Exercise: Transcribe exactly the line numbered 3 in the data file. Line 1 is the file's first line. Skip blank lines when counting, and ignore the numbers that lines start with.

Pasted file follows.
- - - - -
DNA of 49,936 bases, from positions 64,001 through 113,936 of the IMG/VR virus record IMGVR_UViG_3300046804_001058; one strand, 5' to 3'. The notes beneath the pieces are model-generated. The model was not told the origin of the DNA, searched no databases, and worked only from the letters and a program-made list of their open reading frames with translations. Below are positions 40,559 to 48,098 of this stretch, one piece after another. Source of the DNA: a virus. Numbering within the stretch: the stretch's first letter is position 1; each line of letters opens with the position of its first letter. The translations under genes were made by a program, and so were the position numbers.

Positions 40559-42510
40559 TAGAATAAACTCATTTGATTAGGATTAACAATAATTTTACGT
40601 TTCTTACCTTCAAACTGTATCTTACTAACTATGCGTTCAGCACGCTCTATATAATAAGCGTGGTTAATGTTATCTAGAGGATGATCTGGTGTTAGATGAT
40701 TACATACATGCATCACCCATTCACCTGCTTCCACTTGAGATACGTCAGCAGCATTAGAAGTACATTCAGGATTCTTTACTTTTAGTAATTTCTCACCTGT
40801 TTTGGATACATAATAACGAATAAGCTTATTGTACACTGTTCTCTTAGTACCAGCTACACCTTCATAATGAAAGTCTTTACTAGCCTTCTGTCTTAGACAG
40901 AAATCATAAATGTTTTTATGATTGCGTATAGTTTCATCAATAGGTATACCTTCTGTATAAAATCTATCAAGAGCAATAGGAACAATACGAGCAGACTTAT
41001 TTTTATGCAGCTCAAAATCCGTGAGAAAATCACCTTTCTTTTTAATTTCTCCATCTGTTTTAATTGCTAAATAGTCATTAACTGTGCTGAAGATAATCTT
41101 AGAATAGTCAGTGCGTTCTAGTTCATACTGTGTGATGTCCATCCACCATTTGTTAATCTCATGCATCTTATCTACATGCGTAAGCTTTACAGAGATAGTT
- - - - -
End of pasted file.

40559 TAGAATAAACTCATTTGATTAGGATTAACAATAATTTTACGT